A suspect identified only as “Hong” was detained by local authorities and arrested in the Gansu district of China after allegedly using ChatGPT to generate fake news stories.
According to a report from the South China Morning Post, Hong was detained after an investigation into an unsubstantiated article relating to a train crash was discovered on April 18 by law enforcement agents.
Hong’s arrest for “using artificial intelligence technology to concoct false and untrue information” came after cybersecurity specialists discovered at least 20 accounts had simultaneously posted the fake news article to a popular blogging site hosted by Chinese tech conglomerate Baidu.
China’s laws regarding the use of social media are considered among the strictest in the world. Police said Hong was arrested for running afoul of an ordinance against “picking quarrels and provoking trouble,” a catch-all law that specifically covers spreading fake news and rumors on the internet.
If charged, Hong faces up to five years in prison under the normal statute. However, if courts view the offense as egregious, they could be sentenced to as many as 10 years under the law’s extended provisions covering crimes considered especially severe.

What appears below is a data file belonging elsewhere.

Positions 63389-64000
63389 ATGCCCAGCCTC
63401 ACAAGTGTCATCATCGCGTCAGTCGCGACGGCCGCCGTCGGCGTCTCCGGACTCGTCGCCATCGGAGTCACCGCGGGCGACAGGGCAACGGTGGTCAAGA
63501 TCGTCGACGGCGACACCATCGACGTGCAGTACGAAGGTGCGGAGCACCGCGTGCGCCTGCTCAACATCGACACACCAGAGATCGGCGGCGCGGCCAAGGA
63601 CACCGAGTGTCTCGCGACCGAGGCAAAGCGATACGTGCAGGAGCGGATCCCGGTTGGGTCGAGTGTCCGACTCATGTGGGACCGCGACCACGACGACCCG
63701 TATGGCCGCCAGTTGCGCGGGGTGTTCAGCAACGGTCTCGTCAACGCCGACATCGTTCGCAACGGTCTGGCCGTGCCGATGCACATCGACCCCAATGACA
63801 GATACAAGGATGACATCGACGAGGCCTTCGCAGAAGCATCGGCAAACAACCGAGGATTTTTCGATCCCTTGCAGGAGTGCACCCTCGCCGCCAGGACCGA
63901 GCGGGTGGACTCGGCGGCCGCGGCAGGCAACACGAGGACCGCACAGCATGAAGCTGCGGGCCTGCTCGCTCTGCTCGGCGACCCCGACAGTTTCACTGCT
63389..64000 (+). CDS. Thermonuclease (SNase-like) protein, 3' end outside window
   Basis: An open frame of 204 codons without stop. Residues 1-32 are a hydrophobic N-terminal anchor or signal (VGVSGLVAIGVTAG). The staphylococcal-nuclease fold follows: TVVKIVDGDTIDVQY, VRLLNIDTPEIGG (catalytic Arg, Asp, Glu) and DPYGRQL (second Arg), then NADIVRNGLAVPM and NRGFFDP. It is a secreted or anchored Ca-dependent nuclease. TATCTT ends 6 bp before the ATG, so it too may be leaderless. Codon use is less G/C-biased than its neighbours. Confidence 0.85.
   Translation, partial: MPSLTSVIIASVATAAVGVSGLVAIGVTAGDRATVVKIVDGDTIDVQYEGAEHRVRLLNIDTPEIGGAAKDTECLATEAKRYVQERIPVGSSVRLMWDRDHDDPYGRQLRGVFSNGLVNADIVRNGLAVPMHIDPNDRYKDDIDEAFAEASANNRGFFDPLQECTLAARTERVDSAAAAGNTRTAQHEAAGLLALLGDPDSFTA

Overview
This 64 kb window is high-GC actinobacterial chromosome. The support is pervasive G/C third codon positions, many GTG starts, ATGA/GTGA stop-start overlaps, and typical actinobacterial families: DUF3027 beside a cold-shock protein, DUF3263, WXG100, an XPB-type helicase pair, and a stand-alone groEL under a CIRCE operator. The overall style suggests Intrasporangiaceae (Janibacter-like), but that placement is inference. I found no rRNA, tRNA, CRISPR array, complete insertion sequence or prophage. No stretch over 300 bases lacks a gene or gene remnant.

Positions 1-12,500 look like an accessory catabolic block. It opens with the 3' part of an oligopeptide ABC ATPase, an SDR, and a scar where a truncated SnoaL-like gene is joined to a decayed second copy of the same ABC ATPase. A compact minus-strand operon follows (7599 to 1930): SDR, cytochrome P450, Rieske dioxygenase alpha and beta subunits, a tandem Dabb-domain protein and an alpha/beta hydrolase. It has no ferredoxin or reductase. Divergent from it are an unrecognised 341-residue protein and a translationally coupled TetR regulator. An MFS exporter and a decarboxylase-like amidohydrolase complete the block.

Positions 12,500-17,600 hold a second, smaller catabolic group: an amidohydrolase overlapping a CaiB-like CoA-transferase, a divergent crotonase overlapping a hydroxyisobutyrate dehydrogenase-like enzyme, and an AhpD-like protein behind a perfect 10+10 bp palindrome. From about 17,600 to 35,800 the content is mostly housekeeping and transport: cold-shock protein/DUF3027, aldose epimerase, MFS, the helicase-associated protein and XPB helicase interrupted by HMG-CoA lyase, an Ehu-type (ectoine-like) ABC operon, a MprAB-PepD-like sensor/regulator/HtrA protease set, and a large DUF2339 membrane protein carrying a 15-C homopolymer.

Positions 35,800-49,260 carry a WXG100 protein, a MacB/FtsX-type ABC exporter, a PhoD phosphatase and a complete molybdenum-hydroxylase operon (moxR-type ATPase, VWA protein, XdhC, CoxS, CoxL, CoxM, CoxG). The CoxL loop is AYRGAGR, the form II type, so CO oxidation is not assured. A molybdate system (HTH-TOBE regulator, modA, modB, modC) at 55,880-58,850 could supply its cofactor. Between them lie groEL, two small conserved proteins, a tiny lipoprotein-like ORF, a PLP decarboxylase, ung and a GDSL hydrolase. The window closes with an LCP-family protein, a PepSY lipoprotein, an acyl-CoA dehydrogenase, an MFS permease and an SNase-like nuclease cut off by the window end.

While the ChatGPT service is currently banned in China, its use can be obfuscated by virtual private networks (VPNs).
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Similar homegrown artificial intelligence (AI) services, such as Alibaba’s “Tongyi Qianwen,” a recently announced generative AI model trained to answer questions in both English and Mandarin, have received the Chinese government’s blessing. However, as Cointelegraph reported in mid-April, it remains unclear whether Tongyi Qianwen will have the same creative abilities as ChatGPT.
The lack of robust generative AI models in China could potentially have a chilling effect on the nation’s tech scene, especially in sectors such as fintech and cryptocurrency trading, where the use of ChatGPT and products built on OpenAI’s GPT API have exploded into popularity.
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